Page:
CALCULATOR: How to work out your 90-day allowance in Austria
If you're visiting Austria and you're not a citizen of an EU country, your visits may be limited by the '90 day rule' - here's how it works, who is affected and how to calculate your trips so that you don't overstay your allowance.
If you have the passport of an EU country - including dual nationality - you are not covered by the 90-day rule and are free to come and go from Austria as you please.
Non-EU citizens fall into two categories - those covered by the 90-day allowance and those who are not.
Citizens of certain countries, including India and South Africa, need a visa for any visit to Austria, even just a long weekend, but other countries allow up to 90 days of travel without the need for a visa.
Brits, Brazilians, Americans, Canadians, Australians and New Zealanders are all covered by the 90-day allowance - find the full list here.
The 90-day rule states that you can spend 90 days out of every 180 in the EU or Schengen zone without needing to get a visa or residency card.
The allowance is for the whole Schengen zone, so if you're travelling to multiple European countries your tally is for all the days you have spent within the Bloc.
For example, if you spent 85 days in Austria and then travelled to Germany for a fortnight, that would take you over your 90-day allowance because both Austria and Germany are Schengen zone countries.
The allowance means that in total over the course of a year you can spend 180 days in the EU/Schengen zone without needing a visa - but the crucial point is that your 180 days cannot be all in a single block.
So - the crucial bit - how do you go about calculating your allowance?
The people most likely to be affected by this are second-home owners and freelance workers or contractors who make multiple short work trips to the EU.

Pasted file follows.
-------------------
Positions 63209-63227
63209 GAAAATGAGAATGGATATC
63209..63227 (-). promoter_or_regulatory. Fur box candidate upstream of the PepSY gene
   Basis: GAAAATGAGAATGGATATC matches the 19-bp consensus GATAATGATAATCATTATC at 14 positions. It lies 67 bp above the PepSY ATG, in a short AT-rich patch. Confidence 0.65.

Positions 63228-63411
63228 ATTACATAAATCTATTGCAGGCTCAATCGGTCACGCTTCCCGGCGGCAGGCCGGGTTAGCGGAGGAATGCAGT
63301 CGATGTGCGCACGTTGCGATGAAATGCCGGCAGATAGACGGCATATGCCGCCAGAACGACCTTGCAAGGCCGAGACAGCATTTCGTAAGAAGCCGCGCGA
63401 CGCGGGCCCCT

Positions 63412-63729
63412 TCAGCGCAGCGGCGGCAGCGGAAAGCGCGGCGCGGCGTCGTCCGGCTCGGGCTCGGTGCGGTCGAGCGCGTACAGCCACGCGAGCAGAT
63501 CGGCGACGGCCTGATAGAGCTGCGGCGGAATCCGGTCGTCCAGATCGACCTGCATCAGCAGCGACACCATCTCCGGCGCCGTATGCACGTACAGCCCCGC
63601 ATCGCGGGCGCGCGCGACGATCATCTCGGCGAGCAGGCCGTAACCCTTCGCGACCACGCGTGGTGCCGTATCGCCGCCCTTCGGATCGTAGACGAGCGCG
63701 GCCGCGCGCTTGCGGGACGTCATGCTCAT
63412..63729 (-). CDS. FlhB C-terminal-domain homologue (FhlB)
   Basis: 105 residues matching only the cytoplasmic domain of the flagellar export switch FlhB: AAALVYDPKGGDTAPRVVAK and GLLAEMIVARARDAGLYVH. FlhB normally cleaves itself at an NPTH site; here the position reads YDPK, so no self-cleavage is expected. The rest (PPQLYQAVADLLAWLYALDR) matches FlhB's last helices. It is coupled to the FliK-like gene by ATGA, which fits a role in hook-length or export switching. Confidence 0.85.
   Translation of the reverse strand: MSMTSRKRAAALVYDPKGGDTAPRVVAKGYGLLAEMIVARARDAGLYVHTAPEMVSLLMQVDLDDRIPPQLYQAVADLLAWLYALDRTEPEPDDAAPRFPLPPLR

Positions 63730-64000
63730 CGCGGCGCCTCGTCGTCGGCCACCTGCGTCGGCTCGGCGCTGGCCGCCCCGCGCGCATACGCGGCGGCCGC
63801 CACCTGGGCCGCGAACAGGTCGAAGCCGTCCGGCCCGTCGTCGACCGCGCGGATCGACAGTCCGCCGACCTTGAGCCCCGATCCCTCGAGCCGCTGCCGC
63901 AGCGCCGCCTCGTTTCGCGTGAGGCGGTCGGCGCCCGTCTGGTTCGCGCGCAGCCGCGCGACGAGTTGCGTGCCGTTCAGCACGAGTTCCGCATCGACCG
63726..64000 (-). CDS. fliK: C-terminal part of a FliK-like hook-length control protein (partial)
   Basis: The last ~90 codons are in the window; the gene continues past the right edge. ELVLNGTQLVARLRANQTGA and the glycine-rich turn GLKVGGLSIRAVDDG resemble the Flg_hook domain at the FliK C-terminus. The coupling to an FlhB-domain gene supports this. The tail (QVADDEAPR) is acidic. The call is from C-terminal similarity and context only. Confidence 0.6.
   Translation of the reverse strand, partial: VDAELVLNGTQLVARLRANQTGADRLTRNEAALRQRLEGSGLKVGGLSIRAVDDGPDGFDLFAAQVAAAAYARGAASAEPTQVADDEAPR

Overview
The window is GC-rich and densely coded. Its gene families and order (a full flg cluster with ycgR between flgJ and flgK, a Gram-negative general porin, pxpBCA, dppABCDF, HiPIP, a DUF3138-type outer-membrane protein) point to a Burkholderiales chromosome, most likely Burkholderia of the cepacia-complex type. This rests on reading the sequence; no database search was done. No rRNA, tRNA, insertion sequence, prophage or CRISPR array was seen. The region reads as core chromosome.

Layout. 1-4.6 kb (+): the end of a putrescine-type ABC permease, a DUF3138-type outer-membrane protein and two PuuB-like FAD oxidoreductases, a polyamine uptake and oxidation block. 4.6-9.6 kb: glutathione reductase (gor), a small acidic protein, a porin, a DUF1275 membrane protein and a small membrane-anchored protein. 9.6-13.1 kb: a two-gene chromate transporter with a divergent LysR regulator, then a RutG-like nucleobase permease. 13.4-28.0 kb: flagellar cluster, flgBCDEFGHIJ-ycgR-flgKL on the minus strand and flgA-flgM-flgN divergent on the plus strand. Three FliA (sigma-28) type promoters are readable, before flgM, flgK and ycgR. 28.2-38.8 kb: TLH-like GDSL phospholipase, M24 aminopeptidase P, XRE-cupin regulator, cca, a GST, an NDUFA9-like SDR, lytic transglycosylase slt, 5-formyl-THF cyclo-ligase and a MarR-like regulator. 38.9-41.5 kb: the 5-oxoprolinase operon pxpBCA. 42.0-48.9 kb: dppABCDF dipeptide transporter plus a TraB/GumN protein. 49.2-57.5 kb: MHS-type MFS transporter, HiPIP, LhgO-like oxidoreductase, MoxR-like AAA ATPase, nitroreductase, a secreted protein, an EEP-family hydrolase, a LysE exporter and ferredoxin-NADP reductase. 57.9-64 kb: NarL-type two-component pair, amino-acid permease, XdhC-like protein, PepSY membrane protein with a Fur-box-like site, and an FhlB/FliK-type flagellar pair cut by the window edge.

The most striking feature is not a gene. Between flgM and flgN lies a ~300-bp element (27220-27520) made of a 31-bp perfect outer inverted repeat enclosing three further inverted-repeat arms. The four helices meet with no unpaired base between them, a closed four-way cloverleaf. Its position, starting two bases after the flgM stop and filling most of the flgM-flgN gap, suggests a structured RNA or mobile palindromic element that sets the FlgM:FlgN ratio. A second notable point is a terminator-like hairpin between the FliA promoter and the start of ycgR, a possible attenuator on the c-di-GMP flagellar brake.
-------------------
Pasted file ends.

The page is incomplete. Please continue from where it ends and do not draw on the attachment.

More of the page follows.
If you travel for work, it's important to note that your 90-day allowance covers all trips for all reasons - so you need to add in any European holidays as well as work trips to your total.
It's when you're making a series of short trips that things can get complicated, because the 90-day rule is calculated on a rolling calendar, so that at any point of the year you need to be able to count backwards by 180 days, and have only spent 90 of those days in the Schengen zone.
You also need to be aware that any time spent in the Schengen zone counts as one day - so even one-hour stopovers take one day off your allowance.
The easiest way to keep on top of this is to keep a diary (paper or electronic) with your travel days marked in it, and then use the online Schengen calculator to check that you're within your allowances.
Short stays and stopovers can add up more quickly than you might think.
The online Schengen calculator can be found HERE - simply input your travel dates and it will tell you how many days you have left.
What if you have a visa?
People who want to spend more than 90 days at a time in Austria have two options - get a visa or move here full-time and get a residency card.
Visa - The Red-White-Red Card is for qualified or skilled workers from non-EU countries that want to live and work in Austria. If granted, the visa is valid for 24 months and allows visa holders to bring family members with them. There are also other types of visa, including a six-month for those who want to learn German.
You can read more about temporary visas do Austria HERE.
Residency - if you take up permanent residency in Austria any time spent in Austria obviously does not count towards your 90 days. However, it's worth pointing out that you are still bound by the 90-day rule when travelling to other EU/Schengen zone countries.
Many readers, especially Brits who were previously in the happy position of not having to worry about calculating 90 days, have asked us whether they really need to go through all this hassle.
The unfortunate answer is yes - passports are checked regularly as you enter and leave the Schengen zone, and upcoming technical changes mean this will only get stricter.
People who spend more than 90 days at a time in the Schegen zone without having a visa are classed as overstayers, and passports are likely to be stamped or flagged.
Overstaying is usually punished by a fine, but having that 'overstay' on your passport also means that future travel is likely to be a lot more difficult, and you may also have trouble with any future visa applications.
People who travel for work should note that keeping track of your 90 days is your personal responsibility, not your employers'. It seems that many UK employers are still pretty clueless about post-Brexit changes, so don't rely on your company's HR department to calculate your allowance.
At present passport checking and stamping at the border is varied and variable, but changes to EU travel coming in later this year will mean that the process becomes more automated, and overstayers will have nowhere to hide.